Rachel Botsman: The Case for Collaborative Consumption

I cheer any chance I get to see an articulate, intelligent woman wishing to change the world. However, there is one downside of collaborative consumption which we have already experienced in world history, and this grand social experiment has failed in many places including both Europe and Asia.  Botsman’s over-enthusiasm for sharing, for example, a land owner sharing land with a farmer in exchange for food services, is veering dangerously into the backward territory of feudalism.

Feudalism was a set of legal and military customs in medieval Europe that flourished between the 9th and 15th centuries, which, broadly defined, was a system for structuring society around relationships derived from the holding of land in exchange for service or labour.


I agree that a sharing economy should be encouraged without endangering the concept of ownership.  Niall Fergusson speaks of “6 killer apps” that allowed Western Civilization to achieve imperium over the rest of the world:

  • Competition
  • Scientific Revolution
  • Property Rights
  • Modern Medicine
  • Consumer Society
  • The Work Ethic

It appears that Fergusson argues that 1/3 of of the success of the West was due to ownership.  I believe that, to some extent, property rights and a consumer society is necessary for individuals to feel ownership in the system or “have some skin in the game”.   Land prices may be skyrocketing, but all paths do not have to lead to feudalism.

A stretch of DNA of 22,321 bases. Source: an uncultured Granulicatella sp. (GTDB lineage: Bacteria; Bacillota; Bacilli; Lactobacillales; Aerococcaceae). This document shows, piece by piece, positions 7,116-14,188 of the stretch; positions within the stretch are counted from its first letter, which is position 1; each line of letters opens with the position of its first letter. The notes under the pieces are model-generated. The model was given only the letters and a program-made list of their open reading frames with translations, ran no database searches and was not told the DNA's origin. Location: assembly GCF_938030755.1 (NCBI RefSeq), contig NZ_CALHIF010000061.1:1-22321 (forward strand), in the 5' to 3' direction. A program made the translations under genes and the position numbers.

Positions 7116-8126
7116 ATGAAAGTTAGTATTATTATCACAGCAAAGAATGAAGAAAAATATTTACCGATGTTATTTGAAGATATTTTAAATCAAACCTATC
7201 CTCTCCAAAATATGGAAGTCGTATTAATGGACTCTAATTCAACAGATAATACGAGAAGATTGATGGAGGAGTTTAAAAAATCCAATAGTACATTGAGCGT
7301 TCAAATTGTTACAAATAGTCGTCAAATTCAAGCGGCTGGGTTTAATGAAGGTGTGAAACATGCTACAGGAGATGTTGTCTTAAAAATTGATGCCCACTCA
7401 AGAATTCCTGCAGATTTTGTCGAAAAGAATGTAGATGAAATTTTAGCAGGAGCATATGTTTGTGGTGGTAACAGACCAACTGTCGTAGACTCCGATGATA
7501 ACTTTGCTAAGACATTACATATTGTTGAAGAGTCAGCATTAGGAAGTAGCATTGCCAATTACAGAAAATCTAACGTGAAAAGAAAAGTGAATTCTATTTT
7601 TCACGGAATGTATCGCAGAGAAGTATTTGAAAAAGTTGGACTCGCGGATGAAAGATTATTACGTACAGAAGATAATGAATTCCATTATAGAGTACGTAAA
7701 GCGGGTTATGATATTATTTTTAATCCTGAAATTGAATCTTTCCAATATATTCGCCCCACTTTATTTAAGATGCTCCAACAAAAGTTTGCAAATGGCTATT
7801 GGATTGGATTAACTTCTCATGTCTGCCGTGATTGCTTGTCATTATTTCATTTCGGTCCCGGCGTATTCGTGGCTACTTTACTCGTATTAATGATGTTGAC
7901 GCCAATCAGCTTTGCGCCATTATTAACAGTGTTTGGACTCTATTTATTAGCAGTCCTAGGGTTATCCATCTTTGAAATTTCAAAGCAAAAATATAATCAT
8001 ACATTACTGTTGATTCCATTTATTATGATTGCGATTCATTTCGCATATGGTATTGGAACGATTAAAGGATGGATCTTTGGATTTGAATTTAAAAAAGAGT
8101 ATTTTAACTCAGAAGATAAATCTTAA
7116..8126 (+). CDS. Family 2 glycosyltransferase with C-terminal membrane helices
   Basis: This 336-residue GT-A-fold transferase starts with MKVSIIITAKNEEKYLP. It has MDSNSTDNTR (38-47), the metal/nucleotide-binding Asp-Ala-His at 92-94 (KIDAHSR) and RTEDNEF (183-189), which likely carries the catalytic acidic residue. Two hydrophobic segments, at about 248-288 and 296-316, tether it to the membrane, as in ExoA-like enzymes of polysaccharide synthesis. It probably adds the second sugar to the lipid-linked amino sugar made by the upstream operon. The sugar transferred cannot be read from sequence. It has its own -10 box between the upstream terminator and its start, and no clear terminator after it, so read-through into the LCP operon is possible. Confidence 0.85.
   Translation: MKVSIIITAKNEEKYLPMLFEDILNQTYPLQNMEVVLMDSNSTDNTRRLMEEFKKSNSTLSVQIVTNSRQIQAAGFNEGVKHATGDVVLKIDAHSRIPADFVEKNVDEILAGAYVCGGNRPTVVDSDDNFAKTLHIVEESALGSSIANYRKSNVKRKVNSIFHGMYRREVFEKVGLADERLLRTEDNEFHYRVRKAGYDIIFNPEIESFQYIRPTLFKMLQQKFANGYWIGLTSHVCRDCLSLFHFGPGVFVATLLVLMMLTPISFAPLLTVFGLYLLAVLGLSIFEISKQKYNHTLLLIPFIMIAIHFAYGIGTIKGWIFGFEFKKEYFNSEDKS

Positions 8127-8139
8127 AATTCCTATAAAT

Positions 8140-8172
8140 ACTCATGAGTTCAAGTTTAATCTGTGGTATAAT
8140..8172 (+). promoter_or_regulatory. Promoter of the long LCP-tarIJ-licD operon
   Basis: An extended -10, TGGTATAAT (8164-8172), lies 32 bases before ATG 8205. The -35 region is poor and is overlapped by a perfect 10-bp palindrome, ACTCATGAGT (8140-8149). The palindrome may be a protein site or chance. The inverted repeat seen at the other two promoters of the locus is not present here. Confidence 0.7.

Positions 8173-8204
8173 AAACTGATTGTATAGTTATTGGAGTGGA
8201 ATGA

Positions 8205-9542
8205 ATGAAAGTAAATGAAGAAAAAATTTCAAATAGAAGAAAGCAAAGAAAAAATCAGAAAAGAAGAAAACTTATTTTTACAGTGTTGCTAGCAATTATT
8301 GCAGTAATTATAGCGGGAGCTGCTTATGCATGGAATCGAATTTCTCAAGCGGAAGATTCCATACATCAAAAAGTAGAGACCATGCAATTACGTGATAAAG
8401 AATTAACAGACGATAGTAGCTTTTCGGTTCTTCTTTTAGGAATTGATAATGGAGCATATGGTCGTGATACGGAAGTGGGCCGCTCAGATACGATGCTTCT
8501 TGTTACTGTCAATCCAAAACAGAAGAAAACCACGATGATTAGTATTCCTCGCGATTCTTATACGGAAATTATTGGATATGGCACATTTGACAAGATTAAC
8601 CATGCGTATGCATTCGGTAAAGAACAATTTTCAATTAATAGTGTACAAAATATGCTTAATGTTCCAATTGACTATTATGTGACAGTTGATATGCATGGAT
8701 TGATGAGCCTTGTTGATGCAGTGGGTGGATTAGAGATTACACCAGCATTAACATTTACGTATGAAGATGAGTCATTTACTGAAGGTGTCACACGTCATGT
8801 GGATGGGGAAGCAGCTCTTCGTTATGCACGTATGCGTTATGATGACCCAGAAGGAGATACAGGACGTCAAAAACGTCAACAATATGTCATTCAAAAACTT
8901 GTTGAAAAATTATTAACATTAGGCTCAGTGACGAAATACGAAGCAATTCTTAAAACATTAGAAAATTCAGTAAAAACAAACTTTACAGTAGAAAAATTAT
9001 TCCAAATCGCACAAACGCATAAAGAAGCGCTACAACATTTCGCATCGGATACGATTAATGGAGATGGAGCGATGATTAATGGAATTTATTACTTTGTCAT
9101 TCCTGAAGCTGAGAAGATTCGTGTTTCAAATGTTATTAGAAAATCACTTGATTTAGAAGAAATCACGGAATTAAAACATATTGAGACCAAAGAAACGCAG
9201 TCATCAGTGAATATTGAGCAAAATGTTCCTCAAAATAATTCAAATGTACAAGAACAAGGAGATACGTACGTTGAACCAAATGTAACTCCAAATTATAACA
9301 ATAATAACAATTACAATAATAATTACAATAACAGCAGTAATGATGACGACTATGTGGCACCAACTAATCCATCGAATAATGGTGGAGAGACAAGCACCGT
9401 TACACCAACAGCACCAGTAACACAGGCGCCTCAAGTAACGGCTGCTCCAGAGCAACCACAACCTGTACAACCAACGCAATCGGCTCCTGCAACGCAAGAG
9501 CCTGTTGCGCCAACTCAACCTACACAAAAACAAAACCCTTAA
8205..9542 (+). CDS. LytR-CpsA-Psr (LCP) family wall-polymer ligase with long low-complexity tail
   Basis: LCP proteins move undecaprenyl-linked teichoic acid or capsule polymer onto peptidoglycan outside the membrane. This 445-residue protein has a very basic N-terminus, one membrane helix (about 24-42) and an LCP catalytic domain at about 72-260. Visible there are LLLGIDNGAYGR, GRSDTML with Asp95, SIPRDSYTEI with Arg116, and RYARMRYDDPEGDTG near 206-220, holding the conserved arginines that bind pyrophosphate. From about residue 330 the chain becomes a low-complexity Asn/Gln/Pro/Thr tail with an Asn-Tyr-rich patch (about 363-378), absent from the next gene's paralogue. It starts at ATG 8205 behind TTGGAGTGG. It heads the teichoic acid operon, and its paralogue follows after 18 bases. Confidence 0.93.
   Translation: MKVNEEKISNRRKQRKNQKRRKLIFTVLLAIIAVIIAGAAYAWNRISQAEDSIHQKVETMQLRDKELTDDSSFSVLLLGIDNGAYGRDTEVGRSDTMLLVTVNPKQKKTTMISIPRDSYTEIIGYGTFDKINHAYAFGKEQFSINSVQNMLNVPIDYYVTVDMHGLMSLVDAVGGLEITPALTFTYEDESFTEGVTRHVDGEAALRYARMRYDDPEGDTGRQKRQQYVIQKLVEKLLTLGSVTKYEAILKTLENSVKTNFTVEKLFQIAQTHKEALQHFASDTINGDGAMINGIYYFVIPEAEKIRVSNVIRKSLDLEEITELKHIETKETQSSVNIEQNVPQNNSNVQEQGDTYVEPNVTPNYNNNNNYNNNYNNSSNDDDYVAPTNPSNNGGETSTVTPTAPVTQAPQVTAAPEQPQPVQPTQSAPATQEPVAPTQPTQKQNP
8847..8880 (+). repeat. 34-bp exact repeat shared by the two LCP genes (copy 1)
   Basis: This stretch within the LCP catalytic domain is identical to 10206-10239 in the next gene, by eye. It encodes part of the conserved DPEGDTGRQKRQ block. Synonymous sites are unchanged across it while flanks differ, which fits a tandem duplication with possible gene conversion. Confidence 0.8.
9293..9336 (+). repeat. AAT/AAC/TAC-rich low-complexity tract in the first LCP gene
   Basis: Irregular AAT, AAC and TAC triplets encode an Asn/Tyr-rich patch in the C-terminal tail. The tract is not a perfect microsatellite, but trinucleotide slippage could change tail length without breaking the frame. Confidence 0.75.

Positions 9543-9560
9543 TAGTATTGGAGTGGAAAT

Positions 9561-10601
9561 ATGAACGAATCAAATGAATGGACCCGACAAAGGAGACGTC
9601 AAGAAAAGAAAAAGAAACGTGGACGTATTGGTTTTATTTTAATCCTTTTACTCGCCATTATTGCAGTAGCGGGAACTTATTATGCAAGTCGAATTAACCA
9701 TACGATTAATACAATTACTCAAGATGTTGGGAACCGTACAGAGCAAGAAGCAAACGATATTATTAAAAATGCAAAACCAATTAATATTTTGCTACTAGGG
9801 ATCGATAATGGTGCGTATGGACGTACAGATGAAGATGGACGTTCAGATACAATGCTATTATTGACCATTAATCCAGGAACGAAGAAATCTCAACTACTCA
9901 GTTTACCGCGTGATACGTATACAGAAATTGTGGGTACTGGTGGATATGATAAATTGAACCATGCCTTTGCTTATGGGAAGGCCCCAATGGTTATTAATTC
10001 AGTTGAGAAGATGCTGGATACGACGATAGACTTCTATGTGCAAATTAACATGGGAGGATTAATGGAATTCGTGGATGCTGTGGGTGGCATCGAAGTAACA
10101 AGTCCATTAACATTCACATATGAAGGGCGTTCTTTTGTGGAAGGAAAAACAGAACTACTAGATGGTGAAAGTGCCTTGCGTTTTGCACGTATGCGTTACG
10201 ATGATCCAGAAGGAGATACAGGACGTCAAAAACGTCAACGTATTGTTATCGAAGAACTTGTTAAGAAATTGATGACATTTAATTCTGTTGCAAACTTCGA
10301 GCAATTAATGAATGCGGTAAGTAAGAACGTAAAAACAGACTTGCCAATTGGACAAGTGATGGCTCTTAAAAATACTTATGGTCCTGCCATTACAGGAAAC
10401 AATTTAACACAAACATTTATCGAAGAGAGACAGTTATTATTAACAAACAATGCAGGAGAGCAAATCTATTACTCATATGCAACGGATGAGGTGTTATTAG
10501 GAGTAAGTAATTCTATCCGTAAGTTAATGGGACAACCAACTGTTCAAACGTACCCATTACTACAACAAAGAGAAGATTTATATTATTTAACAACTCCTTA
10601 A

1 Comment (+add yours?)

  1. Xander
    Feb 20, 2015 @ 10:25:56

    I’m going to argue that collaborative consumption is a clear new trend, and will likely continue for individual owned, highly-idle resources on the principle of greater efficiency. I have witnessed the feudal lords of AirBnB–players who own numerous locations and rent them out–but most are still individuals who retain ownership, and “rent” to travelers.

    People will still own land, we’re just realizing you don’t need to own it all the time, and still create value adding businesses by providing land as a “service”.


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